On Tuesday, Emmanuel Macron "delivered the sort of speech he should have been shouting from the rooftops of the lyse from the moment he was elected president nearly a year ago", says Jane Merrick in The Independent. He warned of "a civil war' between liberal democracy and the authoritarian right" and a growing "fascination with the illiberal". The response should "not be authoritarian democracy but the authority of democracy", he argued. Reform is therefore needed, "not to extinguish" the EU's core purpose, but "to modernise it so fewer countries seek to follow Britain out of the door".
Macron may be able to "hold a phrase" and "turn a stage", says Peter Foster in The Daily Telegraph, but it will take more than "warm words" for the rest of the bloc to accept his "reforming zeal". Despite his "clear swipe" at the "illiberal democracies" of Poland and Hungary, both countries will stick to their "refusal to buckle under the writ of the European Commission". At the same time, "German taxpayers are no more willing to underwrite their poorer eurozone cousins... than Hungarian and Polish citizens are to accept migrant quotas".
Beat a tactical retreat
Despite being a "long-standing advocate of eurozone reform", I favour a "tactical retreat", says Wolfgang Mnchau in the Financial Times. The pro-European parties in Germany are on the back foot, and two key issues "the creation of a single safe asset, or a eurozone bond; and the legal and political separation of national governments and their banks" are not even on the agenda. So why waste "scarce political capital on weak reforms", which may well come with tough conditions that could contribute to financial instability?
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Macron should concentrate his efforts on his "more prosaic" agenda: "the reform of the eurozone's financial infrastructure", adds an FT editorial. This is of "potentially existential importance to the EU". There should be "room for common ground" on the "most crucial feature of banking reform, a common deposit-insurance scheme funded by all European banks" as well as the "conversion of the European Stability Mechanism to a European monetary fund with a broad mandate to manage sovereign bailout programmes". Macron can afford to be flexible about the structure if it paves the way for "more centralised financial capacity in the euro area".
Aim for a two-tier Europe
More generally, "the lesson of the Hungarian election is that too much of Europe only empowers the hard right against it", says The Times, while one lesson of the German elections is that Europe's "strongest economy will no longer accept responsibility for the debts and profligacy of its weakest". Macron and his ilk must "respect the democratic process even where they do not like its outcome". Macron's challenge is to "make Europe more streamlined, accountable and popular, not more overbearing", possibly by creating a two-tier Europe with greater and lesser degrees of integration. "If he can rein in his inner Napoleon, Germany's new coalition might just play along."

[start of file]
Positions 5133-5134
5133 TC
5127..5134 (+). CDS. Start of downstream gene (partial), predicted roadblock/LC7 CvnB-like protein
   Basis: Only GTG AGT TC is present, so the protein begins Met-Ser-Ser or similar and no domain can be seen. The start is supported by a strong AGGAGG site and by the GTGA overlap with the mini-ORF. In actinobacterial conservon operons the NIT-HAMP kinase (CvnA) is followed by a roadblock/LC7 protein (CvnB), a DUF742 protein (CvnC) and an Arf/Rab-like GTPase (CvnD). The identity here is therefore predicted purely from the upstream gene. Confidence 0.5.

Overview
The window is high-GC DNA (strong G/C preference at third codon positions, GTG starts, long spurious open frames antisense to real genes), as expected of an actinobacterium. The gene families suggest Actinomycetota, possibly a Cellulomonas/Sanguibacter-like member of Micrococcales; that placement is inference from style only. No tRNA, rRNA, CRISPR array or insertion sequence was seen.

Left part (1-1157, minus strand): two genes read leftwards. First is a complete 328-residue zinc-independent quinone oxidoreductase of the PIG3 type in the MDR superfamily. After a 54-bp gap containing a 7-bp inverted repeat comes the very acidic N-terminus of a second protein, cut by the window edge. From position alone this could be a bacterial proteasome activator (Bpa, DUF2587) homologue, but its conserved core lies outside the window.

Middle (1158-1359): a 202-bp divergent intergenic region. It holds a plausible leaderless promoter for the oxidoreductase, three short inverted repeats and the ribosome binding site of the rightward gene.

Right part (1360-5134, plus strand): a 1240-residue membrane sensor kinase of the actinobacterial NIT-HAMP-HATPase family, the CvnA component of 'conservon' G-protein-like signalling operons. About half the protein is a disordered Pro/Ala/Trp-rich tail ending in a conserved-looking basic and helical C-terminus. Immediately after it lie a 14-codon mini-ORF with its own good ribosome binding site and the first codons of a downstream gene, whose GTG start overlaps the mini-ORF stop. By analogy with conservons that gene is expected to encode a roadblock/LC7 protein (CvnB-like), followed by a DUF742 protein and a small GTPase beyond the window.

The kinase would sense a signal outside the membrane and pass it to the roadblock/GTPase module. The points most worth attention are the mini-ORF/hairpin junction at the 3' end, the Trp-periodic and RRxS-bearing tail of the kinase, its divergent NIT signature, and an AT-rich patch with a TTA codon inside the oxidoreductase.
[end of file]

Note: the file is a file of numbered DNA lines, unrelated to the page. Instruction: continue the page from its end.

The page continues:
Airstrikes won't change the Syrian war
Theresa May's use of royal prerogative to authorise the UK's involvement in US-led air-strikes on Syria "was the wrong thing to do", says The Guardian. "Parliament is the best place to assess whether the use of military force serves the overall interests of a nation." This is especially true of a government without a majority.
Give May a break, says The Daily Telegraph. She "convincingly" spelled out her reasons in the House of Commons "both for taking action and not consulting parliament in advance"."The limited action taken to uphold international protocols prohibiting the use of chemical weapons" seems to have been "an unqualified success". And despite the fears of critics, it "has not drawn [the US, the UK and France] into a wider conflict with Russia".
Unfortunately, the strikes will "have done little to change the trajectory of the Syrian war", says Gideon Rachman in the Financial Times. It will simply confirm that "America's power in the Middle East is on the wane". The many conflicting regional interests in Syria mean that peace is likely to "remain elusive". Israel and Saudi Arabia in particular are concerned by Iran's increased influence in the country.
The potential for a direct clash between Saudi Arabia and Iran is a reminder of the wider risks that this conflict poses, adds Andy Critchlow in The Daily Telegraph. So far, their "squabble" has been limited to a proxy war in Yemen, but a "clash between the two heavyweights" could jeopardise the security of Strait of Hormuz through which about a fifth of the world's crude is shipped every day.
Matthew graduated from the University of Durham in 2004; he then gained an MSc, followed by a PhD at the London School of Economics.
He has previously written for a wide range of publications, including the Guardian and the Economist, and also helped to run a newsletter on terrorism. He has spent time at Lehman Brothers, Citigroup and the consultancy Lombard Street Research.
Matthew is the author of Superinvestors: Lessons from the greatest investors in history, published by Harriman House, which has been translated into several languages. His second book, Investing Explained: The Accessible Guide to Building an Investment Portfolio, is published by Kogan Page.
As senior writer, he writes the shares and politics & economics pages, as well as weekly Blowing It and Great Frauds in History columns He also writes a fortnightly reviews page and trading tips, as well as regular cover stories and multi-page investment focus features.
Follow Matthew on Twitter: @DrMatthewPartri
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